He formed the canvases, now dyed deep red, into small bundles and left them to dry. The result was a group of simple but beautiful sculptures shaped like roses—a form that, serendipitously, echoed the rows of ornamental rosettes that adorn the ceiling in the room where they are now on display in Venice.
There are also new works made during lockdown at Casi Wabi. During a trip to the local fruit and vegetable market, Sodi became intrigued by the sack cloths used to transport food and began using them as makeshift canvases. He ransacked a storeroom full of materials left behind by former residents, finding tubes of oil paint and using them to mark the sacks with simple red, black, and orange circles.
Installed in the palazzo courtyard are a set of sculptures made from volcanic rocks, coated in a fiery red glaze that recalls their origins as molten lava. The series grew out of boredom a decade ago, while Sodi was in Guadalajara fabricating an edition of individually crafted ceramic decanters he was making for 1800 Tequila.
“I had nothing to do while I was waiting for them to dry. I said to the owner of the factory, ‘What happens if we put a rock in the kiln and we glaze it?'” Sodi recalled.
At first, the factory owner was worried the rock might explode. Then, a salesperson stopped by selling molcajetes, a Mexican mortar and pestle traditionally made from volcanic rock. If he used a rock that had already been fire tested, Sodi realized, it was unlikely the kiln would be in any danger.
Soon, he was leading an expedition to the Ceboruco volcano, about two and a half hours outside the city, in search of raw materials for his experiment.
“We went the Mexican way, not with a crane—with two donkeys and 10 guys,” Sodi said. “I call it rock hunting. I pick the rocks that I like, I clean them, and I do the glazing. I respect the form of the rock totally.”
The result is a fusion of art and geology. Sometimes, the rocks did still shatter in the heat of the kiln, revealing the raw insides—an accident that Sodi embraced.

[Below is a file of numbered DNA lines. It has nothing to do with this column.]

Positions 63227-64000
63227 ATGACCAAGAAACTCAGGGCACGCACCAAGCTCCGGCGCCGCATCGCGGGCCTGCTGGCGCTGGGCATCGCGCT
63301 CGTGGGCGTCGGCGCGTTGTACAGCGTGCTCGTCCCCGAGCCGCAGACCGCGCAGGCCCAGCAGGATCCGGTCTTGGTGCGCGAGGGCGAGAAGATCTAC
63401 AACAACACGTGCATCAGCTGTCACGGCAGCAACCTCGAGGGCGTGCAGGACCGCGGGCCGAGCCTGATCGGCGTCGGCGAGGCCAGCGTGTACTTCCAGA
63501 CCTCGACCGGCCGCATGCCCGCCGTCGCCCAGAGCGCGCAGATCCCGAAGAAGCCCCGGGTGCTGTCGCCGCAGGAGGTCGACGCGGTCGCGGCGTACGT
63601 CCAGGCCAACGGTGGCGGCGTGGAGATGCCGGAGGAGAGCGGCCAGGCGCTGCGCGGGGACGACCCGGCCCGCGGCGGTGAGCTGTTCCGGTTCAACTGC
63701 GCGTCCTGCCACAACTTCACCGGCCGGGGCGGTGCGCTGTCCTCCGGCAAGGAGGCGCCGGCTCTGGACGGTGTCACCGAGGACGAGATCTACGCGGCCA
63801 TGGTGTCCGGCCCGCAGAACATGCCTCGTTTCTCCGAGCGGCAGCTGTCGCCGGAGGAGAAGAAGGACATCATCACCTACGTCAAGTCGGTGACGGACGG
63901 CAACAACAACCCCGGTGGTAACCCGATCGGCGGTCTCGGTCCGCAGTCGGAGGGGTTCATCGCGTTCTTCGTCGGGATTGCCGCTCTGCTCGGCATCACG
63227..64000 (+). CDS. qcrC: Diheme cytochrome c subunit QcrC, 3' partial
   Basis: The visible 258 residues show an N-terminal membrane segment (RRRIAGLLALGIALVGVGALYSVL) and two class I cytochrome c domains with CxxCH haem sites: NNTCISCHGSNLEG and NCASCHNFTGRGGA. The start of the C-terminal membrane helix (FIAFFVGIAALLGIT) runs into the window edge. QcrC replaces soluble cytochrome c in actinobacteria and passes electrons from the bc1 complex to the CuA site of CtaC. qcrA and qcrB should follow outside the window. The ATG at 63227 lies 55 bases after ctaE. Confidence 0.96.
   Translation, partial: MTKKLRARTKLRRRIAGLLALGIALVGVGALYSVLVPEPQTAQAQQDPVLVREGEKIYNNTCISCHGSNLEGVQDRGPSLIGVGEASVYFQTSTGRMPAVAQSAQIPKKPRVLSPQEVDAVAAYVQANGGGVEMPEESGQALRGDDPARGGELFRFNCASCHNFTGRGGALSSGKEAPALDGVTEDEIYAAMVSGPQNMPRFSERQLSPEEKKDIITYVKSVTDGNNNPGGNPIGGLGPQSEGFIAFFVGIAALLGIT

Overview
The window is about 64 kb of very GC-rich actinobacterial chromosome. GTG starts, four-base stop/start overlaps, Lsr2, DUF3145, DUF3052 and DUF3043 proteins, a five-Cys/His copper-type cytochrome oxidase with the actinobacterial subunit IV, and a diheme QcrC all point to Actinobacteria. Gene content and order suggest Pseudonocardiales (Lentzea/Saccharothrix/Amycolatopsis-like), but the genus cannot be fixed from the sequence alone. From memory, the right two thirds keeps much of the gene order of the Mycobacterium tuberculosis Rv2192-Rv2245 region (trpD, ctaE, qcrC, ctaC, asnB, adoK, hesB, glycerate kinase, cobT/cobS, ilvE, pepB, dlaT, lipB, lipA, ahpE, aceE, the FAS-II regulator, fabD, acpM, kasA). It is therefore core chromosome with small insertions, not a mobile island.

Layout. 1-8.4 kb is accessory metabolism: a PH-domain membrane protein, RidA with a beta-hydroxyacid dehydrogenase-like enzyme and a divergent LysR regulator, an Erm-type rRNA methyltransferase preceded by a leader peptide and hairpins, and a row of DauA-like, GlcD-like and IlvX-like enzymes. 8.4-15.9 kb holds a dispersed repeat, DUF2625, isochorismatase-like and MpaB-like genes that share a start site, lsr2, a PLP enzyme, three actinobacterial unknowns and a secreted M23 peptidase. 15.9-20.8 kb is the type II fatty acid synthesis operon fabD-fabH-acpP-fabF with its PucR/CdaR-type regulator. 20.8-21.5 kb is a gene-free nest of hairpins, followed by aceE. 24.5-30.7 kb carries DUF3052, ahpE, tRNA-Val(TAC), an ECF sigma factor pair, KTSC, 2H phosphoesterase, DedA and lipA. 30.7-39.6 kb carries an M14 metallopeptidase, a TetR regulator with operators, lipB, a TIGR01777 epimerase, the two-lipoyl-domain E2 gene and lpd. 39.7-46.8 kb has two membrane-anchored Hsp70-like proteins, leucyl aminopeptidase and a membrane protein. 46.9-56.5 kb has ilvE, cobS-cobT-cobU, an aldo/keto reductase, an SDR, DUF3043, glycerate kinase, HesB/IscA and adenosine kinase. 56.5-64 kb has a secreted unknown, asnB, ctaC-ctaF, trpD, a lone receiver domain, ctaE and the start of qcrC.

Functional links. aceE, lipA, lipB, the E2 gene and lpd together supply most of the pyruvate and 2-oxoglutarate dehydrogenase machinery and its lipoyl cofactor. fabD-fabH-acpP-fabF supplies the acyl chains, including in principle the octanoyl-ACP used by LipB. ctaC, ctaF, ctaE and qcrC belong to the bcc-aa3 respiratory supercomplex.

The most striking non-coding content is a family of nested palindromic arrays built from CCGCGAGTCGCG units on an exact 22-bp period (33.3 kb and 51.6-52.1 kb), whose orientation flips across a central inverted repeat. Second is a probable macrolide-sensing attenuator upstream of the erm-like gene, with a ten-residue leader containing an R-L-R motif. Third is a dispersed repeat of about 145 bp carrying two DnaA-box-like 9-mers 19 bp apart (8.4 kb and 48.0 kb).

Inside the palazzo, works have been installed amid the historic decor. The Grimani family owned the home from 1517 to 1959, and the original interior remains largely intact, with neoclassical frescoes, damask wall coverings, ornate tapestries, and terrazzo floors.
There’s even a collection of decorative fans, which Sodi has cheekily augmented with contemporary fans bought in Mexico and in Venice that he’s painted to match his other works in the exhibition.
Curated by Daniela Ferretti and Dakin Hart, the show is the first contemporary art exhibition at the palazzo, which opened to the public in 2021 and is operated by the Fondazione dell’Albero d’Oro.
On the ground floor are more clay works: another giant sphere, cracked towers of large cubes, and a neatly stacked pile of bricks. The sculptures sit just beyond the doors that open out onto the Venetian canal, where deliveries would have been historically made to the home and its residents.
“We wanted to present the works as if they were unique goods coming from America—these red paintings that maybe were found in the Amazon, these clay cubes that were part of a pyramid discovery,” Sodi said.
But he also believes that these works have a universal quality.
“Clay has been part of the evolution of man. If you go to a museum in Rome or Egypt or Korea of India or Peru, the first figurines are all very similar, because it’s the essence of man,” Sodi said. “Clay is in our DNA.”
“Bosco Sodi: What Goes Around Comes Around” is on view at the Palazzo Vendramin Grimani, San Polo, 2033, 30125 Venice, April 23–November 27, 2022.